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Toronto’s mayoral candidates faced off for the first time since Rob Ford’s return from rehab, with a raucous debate in Scarborough where they clashed repeatedly over the issue of transit. (Matthew Sherwood For The Globe and Mail)
Toronto’s mayoral candidates faced off for the first time since Rob Ford’s return from rehab, with a raucous debate in Scarborough where they clashed repeatedly over the issue of transit. (Matthew Sherwood For The Globe and Mail)

‘Subway mayor’ Rob Ford gets cheers and jeers in debate Add to ...

Toronto’s mayoral candidates faced off for the first time since Rob Ford’s return from rehab, with a raucous debate in Scarborough where they clashed repeatedly over the issue of transit.

The five main candidates – Mr. Ford, Olivia Chow, John Tory, David Soknacki and Karen Stintz – debated issues Tuesday from jobs and taxes to Toronto Community Housing, but it was over a planned Scarborough subway extension where they were the most combative. And though Mr. Ford only returned to city hall in late June after a two-month absence to attend rehab, his rivals pulled no punches in attacking his record, and calling his mayoralty “a failure.”

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“I am the subway mayor. Everyone knows it,” boomed Mr. Ford to cheers and jeers.

The energetic crowd, which appeared deeply divided, cheered for all five candidates – but it was Mr. Ford who provoked the biggest response, including noisy interjections and heckling. Those divisions spilled outside as well, where Ford supporters and protesters loudly confronted each other.

“I built the subway in Scarborough,” Mr. Ford said at the start of the debate. “And we’re going to continue building subways along Finch, the downtown relief line and Sheppard.”

Mr. Tory, who also supports building the proposed Scarborough subway extension, noted that the plan has already secured funding agreements with the provincial and federal governments. “I would not rip up an existing agreement,” he said.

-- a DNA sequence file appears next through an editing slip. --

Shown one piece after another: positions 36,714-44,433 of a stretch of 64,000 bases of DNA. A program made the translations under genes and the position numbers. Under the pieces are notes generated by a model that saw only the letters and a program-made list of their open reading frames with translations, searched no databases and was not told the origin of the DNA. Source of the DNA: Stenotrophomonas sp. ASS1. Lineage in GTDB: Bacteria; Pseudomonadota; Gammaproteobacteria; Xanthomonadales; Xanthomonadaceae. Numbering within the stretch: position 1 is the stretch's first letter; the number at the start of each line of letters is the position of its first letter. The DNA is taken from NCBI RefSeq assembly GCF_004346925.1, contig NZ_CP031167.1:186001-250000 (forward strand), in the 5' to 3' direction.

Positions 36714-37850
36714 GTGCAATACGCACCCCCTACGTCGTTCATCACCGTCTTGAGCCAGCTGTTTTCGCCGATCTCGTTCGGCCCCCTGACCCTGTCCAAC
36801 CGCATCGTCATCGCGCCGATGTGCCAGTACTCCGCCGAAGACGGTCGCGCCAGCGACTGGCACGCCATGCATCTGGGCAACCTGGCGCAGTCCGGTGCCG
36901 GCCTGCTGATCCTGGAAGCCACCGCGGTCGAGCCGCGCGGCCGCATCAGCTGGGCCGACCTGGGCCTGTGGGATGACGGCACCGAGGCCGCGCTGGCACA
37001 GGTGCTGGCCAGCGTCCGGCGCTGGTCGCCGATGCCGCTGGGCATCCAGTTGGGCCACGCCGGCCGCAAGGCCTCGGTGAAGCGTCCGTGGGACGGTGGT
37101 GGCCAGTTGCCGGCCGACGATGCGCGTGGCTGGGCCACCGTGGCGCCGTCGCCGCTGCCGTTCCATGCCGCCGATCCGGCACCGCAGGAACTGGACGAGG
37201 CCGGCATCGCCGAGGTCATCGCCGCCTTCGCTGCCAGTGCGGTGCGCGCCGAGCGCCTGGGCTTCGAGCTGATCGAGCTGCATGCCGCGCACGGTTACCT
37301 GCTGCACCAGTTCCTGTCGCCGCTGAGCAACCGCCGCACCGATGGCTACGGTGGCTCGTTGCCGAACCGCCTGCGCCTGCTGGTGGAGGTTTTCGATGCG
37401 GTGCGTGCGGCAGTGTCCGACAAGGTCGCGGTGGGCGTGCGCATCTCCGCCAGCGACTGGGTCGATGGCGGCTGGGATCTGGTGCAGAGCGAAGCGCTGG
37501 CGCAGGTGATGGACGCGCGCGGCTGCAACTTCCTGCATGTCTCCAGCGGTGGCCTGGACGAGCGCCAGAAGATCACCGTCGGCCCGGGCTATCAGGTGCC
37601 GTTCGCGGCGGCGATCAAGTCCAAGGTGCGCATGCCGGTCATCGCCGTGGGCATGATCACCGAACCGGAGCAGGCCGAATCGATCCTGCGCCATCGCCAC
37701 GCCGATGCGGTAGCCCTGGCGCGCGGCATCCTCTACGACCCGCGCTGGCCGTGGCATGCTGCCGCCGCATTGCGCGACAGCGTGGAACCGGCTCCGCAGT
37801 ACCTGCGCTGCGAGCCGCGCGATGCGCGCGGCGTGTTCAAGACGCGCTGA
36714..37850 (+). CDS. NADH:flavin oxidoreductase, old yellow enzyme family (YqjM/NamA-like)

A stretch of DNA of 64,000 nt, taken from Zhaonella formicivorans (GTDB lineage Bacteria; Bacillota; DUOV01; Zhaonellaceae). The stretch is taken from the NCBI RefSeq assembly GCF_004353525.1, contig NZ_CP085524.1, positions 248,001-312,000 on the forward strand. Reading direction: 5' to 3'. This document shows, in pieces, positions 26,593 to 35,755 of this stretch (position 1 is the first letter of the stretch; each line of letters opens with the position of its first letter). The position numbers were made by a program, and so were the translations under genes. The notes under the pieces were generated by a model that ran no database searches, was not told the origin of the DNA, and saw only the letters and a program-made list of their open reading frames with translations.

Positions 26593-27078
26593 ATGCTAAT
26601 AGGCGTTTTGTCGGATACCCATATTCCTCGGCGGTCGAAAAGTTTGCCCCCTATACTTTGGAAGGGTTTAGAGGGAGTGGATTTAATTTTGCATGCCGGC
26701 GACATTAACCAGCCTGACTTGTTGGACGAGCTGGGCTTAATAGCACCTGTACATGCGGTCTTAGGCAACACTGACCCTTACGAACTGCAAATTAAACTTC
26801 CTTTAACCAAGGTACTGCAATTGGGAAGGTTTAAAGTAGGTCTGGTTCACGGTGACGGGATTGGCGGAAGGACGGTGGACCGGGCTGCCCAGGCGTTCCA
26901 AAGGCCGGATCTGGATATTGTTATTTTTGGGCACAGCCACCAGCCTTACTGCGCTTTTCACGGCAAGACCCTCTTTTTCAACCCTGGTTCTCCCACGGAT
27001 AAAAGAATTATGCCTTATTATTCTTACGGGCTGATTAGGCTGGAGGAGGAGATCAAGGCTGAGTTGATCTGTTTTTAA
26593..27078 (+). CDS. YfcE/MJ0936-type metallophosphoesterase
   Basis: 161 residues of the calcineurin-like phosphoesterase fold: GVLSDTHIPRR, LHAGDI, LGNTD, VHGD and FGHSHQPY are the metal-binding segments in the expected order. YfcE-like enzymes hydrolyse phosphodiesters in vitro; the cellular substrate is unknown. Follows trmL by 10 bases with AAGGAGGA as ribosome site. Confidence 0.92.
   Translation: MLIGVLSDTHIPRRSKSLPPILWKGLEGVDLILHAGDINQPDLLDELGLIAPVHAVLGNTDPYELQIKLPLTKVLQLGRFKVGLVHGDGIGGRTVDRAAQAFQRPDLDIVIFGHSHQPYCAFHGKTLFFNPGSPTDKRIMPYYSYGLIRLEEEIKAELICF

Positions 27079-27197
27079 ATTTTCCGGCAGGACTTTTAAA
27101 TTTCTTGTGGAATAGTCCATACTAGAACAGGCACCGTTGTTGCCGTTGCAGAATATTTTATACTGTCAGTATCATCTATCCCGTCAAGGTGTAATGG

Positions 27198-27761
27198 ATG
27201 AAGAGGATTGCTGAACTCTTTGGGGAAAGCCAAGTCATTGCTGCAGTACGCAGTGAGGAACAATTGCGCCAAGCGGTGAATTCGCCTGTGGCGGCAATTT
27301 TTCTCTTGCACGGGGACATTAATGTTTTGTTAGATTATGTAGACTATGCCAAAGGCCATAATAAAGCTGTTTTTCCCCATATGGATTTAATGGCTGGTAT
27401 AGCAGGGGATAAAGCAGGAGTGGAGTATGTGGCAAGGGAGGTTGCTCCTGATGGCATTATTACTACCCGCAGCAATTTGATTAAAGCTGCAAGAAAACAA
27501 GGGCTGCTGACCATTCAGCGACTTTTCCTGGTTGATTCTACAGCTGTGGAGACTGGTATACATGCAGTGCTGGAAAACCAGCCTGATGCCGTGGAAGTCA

But Ms. Chow, who instead supports building light-rail transit in Scarborough, slammed the mayor and Mr. Tory’s plans. “Above ground means we can build it four years faster, four more stops,” she said.

In response, Mr. Ford quipped that Ms. Chow’s proposed “above-ground subway” was “the biggest oxymoron that I’ve heard in my life.”

Mr. Ford’s rivals also attacked his track record, with Mr. Tory pointing out that reports of overspending at the Sony Centre and Union Station, all happened on his watch.

“We know what you were doing, and it wasn’t managing the taxpayers’ money,” Mr. Tory said.

And Ms. Stintz, who answered almost every question with a response about transit, said, “Rob, he’ll tell you that he’s got things done. I’ll tell you he’s not the only one who’s got a track record around here.”

Tuesday evening’s debate, hosted by the Canadian Tamil Congress, was the first since the mayor left city hall in a cloud of alcohol and drug scandals. Controversy continued to follow the mayor even during his stint in rehab, when a Muskoka woman was arrested behind the wheel of his SUV for impaired driving.

But the scandals were barely mentioned during Tuesday’s debate. It was Ms. Chow who broke the nearly hour-and-a-half silence on the drug and alcohol issue during a question on the land-transfer tax.

“Mr. Ford, even when you’re clean and sober, you can’t stick to the truth.”

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